‘Australian Story’ project to be exhibited at Kiama Show

SHOW TIME: Des Sherlock's labour of love will be exhibited at the upcoming Kiama Show. Picture: Phil Winterton

SHOW TIME: Des Sherlock's labour of love will be exhibited at the upcoming Kiama Show. Picture: Phil Winterton

A two-year artistic labour of love will be exhibited at the Kiama Show. 

Blue Haven resident Des Sherlock, 90, recently completed his Australian Story project. 

“I am a retired engineer who spent much of his working life in the inland areas of Australia and formed a great admiration for the men and women who farmed these arid areas,” Sherlock said. 

“For many years I have been interested in art and had purchased works by a Cowra artist about 20 years ago. 

“As I then lived in the Drummoyne area of Sydney the artist asked me to deliver two paintings to the art gallery for inclusion in the Archibald competition.

“When the paintings were rejected the artist was naturally disappointed and told me to keep the paintings, which I did.

“I took them with me to Kiama when I retired there in 2007.”

During his time in Kiama, Sherlock’s admiration for the paintings grew to the extent that he decided, “I must combine them together as an artistic feature which depicted the farmer with a vision for his land, and the other farmer completely devastated by his land being affected by drought”.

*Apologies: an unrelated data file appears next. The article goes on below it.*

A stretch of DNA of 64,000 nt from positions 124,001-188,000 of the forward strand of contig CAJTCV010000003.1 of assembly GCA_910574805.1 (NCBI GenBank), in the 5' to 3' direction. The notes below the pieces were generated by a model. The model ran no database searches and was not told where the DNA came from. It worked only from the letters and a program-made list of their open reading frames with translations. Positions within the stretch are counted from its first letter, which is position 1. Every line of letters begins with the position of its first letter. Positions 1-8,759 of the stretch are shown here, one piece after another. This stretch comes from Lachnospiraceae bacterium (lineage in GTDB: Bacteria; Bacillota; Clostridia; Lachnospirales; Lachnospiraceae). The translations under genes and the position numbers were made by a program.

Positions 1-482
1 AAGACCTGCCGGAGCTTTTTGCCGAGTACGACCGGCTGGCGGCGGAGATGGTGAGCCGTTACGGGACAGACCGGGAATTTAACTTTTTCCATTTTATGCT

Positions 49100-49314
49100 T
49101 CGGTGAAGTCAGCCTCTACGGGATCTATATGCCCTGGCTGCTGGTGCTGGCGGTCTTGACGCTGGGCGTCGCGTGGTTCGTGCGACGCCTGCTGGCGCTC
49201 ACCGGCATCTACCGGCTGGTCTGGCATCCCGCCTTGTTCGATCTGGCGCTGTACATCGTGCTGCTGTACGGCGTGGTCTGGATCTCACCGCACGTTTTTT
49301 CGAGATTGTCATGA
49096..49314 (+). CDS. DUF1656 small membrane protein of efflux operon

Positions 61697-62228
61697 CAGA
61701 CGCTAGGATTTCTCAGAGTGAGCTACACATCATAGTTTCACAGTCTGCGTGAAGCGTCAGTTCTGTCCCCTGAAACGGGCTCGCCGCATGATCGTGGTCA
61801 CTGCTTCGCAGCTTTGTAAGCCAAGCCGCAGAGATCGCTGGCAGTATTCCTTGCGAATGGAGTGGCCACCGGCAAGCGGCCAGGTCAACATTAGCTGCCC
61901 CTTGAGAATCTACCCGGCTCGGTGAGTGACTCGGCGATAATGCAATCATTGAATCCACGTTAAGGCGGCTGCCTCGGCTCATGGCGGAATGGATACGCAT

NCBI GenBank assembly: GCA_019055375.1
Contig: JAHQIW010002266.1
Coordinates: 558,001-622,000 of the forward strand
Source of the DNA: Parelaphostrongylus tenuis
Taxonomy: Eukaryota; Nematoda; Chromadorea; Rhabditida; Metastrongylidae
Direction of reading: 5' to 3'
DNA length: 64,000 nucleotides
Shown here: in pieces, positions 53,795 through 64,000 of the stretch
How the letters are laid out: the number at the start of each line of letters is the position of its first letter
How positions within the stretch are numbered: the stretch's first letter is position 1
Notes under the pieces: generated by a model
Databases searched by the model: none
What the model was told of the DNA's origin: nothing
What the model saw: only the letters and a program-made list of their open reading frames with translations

“I like having a project and I decided a couple of years ago to proceed with it,” he said. 

“I subsequently named the feature Australian Story and it took me and my helpers two years to complete.”

Australian Story is two metres in length and two metres in height. 

“I had a trolley, which I had converted and enlarged,” Sherlock said.

“I bought extra steel and put it in, and we gradually made up the frame.

“Then I had to have the paintings re-framed, and mounted them inside… Put a base in, side panels in (which incorporate additional images supplied via friends) and a rusty corrugated iron roof on.”

Des Sherlock.

Des Sherlock.

The portraits will be exhibited at the upcoming Kiama Show. 

“Hopefully I may also enter it in an a major gallery competition,” Sherlock said. 

“It was quite tedious work at times. It took me a lot longer than I expected, but I think the result is better than I expected too.”

This will be Sherlock’s first time exhibiting at the Kiama Show. His wife Valerie has entered roses in the show in the past. 

The 169th annual Kiama Show will take place on Friday, January 27 and Saturday, January 28 at Kiama Showground. 

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